To all these titles to honour let me add that my uncle was thecurator of the museum of mineralogy formed by M. Struve, the Russianambassador; a most valuable collection, the fame of which is European.
Such was the gentleman who addressed me in that impetuous manner.Fancy a tall, spare man, of an iron constitution, and with a faircomplexion which took off a good ten years from the fifty he must ownto. His restless eyes were in incessant motion behind his full-sizedspectacles. His long, thin nose was like a knife blade. Boys havebeen heard to remark that that organ was magnetised and attractediron filings. But this was merely a mischievous report; it had noattraction except for snuff, which it seemed to draw to itself ingreat quantities.
When I have added, to complete my portrait, that my uncle walked bymathematical strides of a yard and a half, and that in walking hekept his fists firmly closed, a sure sign of an irritabletemperament, I think I shall have said enough to disenchant any onewho should by mistake have coveted much of his company.
He lived in his own little house in K**********, a structure halfbrick and half wood, with a gable cut into steps; it looked upon oneof those winding canals which intersect each other in the middle ofthe ancient quarter of Hamburg, and which the great fire of 1842 hadfortunately spared.
 Sixty-three. (Tr.)
 As Sir Humphry Davy died in 1829, the translator must be pardonedfor pointing out here an anachronism, unless we are to assume thatthe learned Professor's celebrity dawned in his earliest years. (Tr.)
It is true that the old house stood slightly off the perpendicular,and bulged out a little towards the street; its roof sloped a littleto one side, like the cap over the left ear of a Tugendbund student;its lines wanted accuracy; but after all, it stood firm, thanks to anold elm which buttressed it in front, and which often in spring sentits young sprays through the window panes.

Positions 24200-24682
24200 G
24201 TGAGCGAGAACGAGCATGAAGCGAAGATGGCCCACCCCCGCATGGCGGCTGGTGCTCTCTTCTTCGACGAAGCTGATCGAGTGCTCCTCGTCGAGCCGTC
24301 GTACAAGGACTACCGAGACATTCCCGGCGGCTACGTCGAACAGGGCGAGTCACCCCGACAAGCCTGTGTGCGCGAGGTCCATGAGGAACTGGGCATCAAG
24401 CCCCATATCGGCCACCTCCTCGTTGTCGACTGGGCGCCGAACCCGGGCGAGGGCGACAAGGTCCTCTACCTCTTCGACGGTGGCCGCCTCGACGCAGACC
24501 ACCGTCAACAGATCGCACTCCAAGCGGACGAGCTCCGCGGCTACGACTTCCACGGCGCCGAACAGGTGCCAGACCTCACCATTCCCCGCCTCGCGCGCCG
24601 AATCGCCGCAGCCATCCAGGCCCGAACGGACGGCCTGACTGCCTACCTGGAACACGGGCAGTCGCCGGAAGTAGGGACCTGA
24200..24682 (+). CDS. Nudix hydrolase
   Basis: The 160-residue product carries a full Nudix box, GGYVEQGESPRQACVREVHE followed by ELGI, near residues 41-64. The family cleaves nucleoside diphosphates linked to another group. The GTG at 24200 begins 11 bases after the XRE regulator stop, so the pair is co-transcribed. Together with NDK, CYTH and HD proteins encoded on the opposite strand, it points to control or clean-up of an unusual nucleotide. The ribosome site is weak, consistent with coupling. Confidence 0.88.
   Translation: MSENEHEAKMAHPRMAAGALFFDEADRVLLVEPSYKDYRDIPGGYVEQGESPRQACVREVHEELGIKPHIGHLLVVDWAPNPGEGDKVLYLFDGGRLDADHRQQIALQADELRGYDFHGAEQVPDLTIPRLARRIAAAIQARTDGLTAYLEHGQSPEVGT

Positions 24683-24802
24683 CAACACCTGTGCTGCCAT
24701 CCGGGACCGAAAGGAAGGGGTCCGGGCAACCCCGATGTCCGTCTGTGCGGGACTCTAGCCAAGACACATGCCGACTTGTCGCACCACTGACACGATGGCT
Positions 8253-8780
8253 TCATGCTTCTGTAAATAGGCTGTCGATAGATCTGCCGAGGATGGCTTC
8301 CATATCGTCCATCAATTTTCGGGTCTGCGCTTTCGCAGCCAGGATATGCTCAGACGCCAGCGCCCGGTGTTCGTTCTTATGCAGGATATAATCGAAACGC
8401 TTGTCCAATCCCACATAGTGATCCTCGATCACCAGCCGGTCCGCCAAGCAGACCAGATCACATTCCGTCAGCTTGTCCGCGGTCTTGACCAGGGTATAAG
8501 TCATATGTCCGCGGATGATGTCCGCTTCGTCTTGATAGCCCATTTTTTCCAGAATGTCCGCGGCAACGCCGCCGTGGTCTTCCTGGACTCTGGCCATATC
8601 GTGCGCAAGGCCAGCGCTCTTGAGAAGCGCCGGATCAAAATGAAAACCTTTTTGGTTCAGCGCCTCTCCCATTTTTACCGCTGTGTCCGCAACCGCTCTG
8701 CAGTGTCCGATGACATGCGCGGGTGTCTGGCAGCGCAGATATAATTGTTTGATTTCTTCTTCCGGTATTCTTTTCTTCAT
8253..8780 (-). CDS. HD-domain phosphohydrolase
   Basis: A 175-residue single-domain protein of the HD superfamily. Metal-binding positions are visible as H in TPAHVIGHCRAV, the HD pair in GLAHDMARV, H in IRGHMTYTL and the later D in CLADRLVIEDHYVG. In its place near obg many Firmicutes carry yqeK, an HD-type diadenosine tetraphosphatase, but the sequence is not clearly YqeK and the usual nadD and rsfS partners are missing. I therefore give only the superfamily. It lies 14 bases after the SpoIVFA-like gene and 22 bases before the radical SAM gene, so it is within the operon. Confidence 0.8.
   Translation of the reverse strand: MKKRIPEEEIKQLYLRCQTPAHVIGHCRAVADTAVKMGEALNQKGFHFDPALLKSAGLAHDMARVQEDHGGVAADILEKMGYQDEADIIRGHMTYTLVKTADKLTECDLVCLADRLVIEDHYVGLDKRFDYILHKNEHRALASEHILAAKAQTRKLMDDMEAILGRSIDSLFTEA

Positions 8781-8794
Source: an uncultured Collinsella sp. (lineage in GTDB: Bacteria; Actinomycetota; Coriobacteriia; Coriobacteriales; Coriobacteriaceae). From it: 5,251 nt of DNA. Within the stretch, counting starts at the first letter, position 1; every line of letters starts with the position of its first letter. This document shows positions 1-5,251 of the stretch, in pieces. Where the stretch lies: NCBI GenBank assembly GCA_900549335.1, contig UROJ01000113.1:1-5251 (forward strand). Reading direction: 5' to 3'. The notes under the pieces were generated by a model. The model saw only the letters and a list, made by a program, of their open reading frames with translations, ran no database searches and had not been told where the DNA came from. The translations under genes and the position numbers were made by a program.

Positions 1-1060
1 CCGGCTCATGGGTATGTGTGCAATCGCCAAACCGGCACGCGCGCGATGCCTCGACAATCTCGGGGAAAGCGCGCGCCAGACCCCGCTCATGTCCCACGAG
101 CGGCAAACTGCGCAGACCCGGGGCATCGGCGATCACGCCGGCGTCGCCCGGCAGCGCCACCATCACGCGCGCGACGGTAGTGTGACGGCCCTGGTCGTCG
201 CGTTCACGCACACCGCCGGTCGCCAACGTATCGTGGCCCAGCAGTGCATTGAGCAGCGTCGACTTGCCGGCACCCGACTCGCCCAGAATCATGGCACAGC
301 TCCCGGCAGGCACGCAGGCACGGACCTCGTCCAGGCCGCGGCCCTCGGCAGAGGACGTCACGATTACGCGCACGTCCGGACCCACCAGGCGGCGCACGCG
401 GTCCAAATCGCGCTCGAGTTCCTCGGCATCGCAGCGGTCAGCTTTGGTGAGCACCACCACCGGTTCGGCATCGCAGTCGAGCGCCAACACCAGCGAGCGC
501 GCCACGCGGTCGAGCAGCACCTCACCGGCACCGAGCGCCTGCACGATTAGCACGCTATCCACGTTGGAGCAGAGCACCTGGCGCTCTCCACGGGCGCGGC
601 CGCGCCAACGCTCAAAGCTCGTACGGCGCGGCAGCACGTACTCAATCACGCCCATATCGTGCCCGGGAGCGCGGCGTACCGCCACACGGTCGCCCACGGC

My uncle was tolerably well off for a German professor. The house washis own, and everything in it. The living contents were hisgod-daughter Gr****, a young Virlandaise of seventeen, Martha, andmyself. As his nephew and an orphan, I became his laboratoryassistant.
I freely confess that I was exceedingly fond of geology and all itskindred sciences; the blood of a mineralogist was in my veins, and inthe midst of my specimens I was always happy.
In a word, a man might live happily enough in the little old house inthe K**********, in spite of the restless impatience of its master,for although he was a little too excitable - he was very fond of me.But the man had no notion how to wait; nature herself was too slowfor him. In April, after a had planted in the terra-cotta potsoutside his window seedling plants of mignonette and convolvulus, hewould go and give them a little pull by their leaves to make themgrow faster. In dealing with such a strange individual there wasnothing for it but prompt obedience. I therefore rushed after him.